sanitary conditions, jobs. In fact, you can't say Lavalas was a popular

movement or that Aristide was a popular leader. He was a leader with

popularity but he was not a people's leader."

 

As 2004 ended, the future was not clear for thinkers like Renˇ, politicians

like Gilles or union leaders like Merilien. All three were dissatisfied

with the interim government and its human rights abuses, its failure to

implement even basic social policies and its foot-dragging on disarmament.

They also did not like the gang warfare, the presence of former Haitian

soldiers or the fact that foreign soldiers were on Haitian soil once again.

 

Mˇrilien's solution had a tragically familiar ring to it. "I think that the

people should rise up to demand that the interim government pay back all

the taxes they are using and then step down," he said during a meeting held

to prepare Adrien's funeral. "We are going to mobilize to show the

government and the international community we don't agree with what is

going on here! We want the government out."

 

Once again, Haitians are clamoring for regime change.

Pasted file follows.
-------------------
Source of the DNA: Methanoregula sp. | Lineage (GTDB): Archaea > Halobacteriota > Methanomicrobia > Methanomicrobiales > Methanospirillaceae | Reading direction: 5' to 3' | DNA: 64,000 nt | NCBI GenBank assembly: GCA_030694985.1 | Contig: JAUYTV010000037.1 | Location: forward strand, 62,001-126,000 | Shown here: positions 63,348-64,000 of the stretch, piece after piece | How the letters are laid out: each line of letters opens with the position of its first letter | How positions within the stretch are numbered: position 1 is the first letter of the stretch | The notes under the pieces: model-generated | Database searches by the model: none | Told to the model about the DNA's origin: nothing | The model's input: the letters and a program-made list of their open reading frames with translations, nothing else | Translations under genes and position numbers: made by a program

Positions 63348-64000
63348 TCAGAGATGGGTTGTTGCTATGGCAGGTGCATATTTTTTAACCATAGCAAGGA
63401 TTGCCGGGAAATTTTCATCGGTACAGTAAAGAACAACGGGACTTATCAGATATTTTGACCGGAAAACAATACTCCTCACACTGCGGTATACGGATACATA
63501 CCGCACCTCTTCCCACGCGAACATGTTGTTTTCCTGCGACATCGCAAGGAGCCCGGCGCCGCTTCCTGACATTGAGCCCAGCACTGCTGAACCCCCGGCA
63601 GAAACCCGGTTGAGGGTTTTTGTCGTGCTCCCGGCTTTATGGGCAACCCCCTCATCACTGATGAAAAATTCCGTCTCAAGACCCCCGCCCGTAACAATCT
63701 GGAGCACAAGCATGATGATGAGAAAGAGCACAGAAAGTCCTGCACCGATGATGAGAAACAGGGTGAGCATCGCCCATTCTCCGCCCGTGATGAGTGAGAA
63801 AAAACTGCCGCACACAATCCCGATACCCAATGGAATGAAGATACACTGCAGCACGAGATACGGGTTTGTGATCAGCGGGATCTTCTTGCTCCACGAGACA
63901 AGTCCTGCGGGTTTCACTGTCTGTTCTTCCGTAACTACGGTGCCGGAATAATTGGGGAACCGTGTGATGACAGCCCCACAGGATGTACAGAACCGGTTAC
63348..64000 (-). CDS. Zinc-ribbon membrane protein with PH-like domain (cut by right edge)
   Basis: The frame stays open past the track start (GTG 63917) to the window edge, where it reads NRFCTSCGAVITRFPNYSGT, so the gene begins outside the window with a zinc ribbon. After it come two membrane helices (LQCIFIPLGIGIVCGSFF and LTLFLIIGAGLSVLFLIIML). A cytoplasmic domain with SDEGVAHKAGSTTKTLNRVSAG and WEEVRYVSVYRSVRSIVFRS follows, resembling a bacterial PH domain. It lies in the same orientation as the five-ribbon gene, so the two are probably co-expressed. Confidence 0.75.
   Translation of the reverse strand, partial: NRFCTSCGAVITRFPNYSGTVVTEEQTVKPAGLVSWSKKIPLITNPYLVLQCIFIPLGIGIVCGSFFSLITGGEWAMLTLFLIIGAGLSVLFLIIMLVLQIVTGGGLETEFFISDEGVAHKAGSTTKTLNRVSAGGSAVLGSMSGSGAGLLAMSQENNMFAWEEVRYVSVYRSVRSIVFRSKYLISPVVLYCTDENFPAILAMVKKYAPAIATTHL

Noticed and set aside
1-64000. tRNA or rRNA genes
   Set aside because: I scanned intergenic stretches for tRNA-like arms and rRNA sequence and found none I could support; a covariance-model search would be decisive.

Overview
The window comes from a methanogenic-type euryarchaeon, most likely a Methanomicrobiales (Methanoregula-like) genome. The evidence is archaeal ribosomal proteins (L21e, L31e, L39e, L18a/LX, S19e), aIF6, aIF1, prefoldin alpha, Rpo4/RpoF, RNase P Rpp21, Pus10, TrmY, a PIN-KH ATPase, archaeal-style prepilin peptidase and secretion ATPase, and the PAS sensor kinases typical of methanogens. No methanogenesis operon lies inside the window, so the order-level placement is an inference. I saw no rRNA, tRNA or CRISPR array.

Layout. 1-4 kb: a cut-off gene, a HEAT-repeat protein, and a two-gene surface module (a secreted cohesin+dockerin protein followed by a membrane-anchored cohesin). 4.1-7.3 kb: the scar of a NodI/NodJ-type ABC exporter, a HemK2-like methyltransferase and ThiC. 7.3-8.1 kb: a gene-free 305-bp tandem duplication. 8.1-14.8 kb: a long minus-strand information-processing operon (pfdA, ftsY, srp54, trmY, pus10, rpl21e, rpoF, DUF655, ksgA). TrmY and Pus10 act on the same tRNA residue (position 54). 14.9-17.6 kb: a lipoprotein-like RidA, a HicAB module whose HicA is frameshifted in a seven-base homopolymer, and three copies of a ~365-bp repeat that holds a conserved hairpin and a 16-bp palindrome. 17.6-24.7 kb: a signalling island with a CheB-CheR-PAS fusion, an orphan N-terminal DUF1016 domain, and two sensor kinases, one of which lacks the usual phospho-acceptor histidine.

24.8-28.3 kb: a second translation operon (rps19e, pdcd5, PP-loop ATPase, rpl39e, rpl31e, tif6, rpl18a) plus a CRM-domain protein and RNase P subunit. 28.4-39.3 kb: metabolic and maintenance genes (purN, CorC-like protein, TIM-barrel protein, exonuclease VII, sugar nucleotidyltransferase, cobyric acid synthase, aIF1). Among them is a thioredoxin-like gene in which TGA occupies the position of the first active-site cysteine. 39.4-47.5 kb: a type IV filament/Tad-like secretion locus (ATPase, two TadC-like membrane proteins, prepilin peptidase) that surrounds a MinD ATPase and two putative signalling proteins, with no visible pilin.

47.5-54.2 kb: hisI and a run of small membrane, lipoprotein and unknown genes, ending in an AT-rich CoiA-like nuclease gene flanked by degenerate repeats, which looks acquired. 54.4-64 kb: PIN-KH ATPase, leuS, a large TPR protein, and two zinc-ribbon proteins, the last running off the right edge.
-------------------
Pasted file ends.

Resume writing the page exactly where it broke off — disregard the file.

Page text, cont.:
PHOTO (BLACK & WHITE): Seen through razor wire, prisoners wait in a crowded

courtyard of the National Penitentary in Port-au-Prince.

 

PHOTO (BLACK & WHITE): Black-hooded members of Haiti's National Police with

a man they arrested in Port-au-Prince on October 28, 2004.

 

PHOTO (BLACK & WHITE): Chim¸res ("monsters") careened through city streets

in the run-up to Aristide's ouster. They blocked roads and lit tire fires,

bringing entire sections of Port-au-Prince to a grinding hall

 

~~~~~~~~

 

By Jane Regan

 

 

Jane Regan, a journalist and filmmaker, has lived in Haiti for most of the

last 13 years, writing and filming for mainstream and alternative media.

Together with Haitian photographer Daniel Morel, who contributed photos and

some reporting for this article, she runs Wozo Productions

<www.wozoproductions.org> .